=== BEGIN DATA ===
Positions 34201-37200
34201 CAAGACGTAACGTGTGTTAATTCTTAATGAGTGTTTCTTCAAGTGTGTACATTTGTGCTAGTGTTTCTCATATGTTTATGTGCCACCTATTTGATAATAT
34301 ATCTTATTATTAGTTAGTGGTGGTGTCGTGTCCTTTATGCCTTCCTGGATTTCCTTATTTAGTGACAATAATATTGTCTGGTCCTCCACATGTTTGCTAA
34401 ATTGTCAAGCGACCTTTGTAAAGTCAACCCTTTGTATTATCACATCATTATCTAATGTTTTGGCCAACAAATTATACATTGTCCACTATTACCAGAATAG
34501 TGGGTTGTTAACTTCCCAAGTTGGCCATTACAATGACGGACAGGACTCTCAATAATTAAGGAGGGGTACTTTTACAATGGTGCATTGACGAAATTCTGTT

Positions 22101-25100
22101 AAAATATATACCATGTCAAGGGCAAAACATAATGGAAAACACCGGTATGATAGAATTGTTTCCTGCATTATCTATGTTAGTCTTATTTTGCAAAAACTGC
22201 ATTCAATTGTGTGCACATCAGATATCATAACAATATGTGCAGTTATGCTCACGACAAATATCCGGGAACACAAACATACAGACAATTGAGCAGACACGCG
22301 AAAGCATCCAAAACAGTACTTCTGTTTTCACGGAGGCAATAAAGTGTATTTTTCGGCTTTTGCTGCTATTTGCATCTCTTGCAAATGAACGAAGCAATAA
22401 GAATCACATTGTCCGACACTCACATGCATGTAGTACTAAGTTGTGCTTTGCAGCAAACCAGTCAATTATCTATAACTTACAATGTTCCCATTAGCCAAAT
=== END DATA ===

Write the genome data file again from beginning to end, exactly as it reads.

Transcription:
Positions 34201-37200
34201 CAAGACGTAACGTGTGTTAATTCTTAATGAGTGTTTCTTCAAGTGTGTACATTTGTGCTAGTGTTTCTCATATGTTTATGTGCCACCTATTTGATAATAT
34301 ATCTTATTATTAGTTAGTGGTGGTGTCGTGTCCTTTATGCCTTCCTGGATTTCCTTATTTAGTGACAATAATATTGTCTGGTCCTCCACATGTTTGCTAA
34401 ATTGTCAAGCGACCTTTGTAAAGTCAACCCTTTGTATTATCACATCATTATCTAATGTTTTGGCCAACAAATTATACATTGTCCACTATTACCAGAATAG
34501 TGGGTTGTTAACTTCCCAAGTTGGCCATTACAATGACGGACAGGACTCTCAATAATTAAGGAGGGGTACTTTTACAATGGTGCATTGACGAAATTCTGTT

Positions 22101-25100
22101 AAAATATATACCATGTCAAGGGCAAAACATAATGGAAAACACCGGTATGATAGAATTGTTTCCTGCATTATCTATGTTAGTCTTATTTTGCAAAAACTGC
22201 ATTCAATTGTGTGCACATCAGATATCATAACAATATGTGCAGTTATGCTCACGACAAATATCCGGGAACACAAACATACAGACAATTGAGCAGACACGCG
22301 AAAGCATCCAAAACAGTACTTCTGTTTTCACGGAGGCAATAAAGTGTATTTTTCGGCTTTTGCTGCTATTTGCATCTCTTGCAAATGAACGAAGCAATAA
22401 GAATCACATTGTCCGACACTCACATGCATGTAGTACTAAGTTGTGCTTTGCAGCAAACCAGTCAATTATCTATAACTTACAATGTTCCCATTAGCCAAAT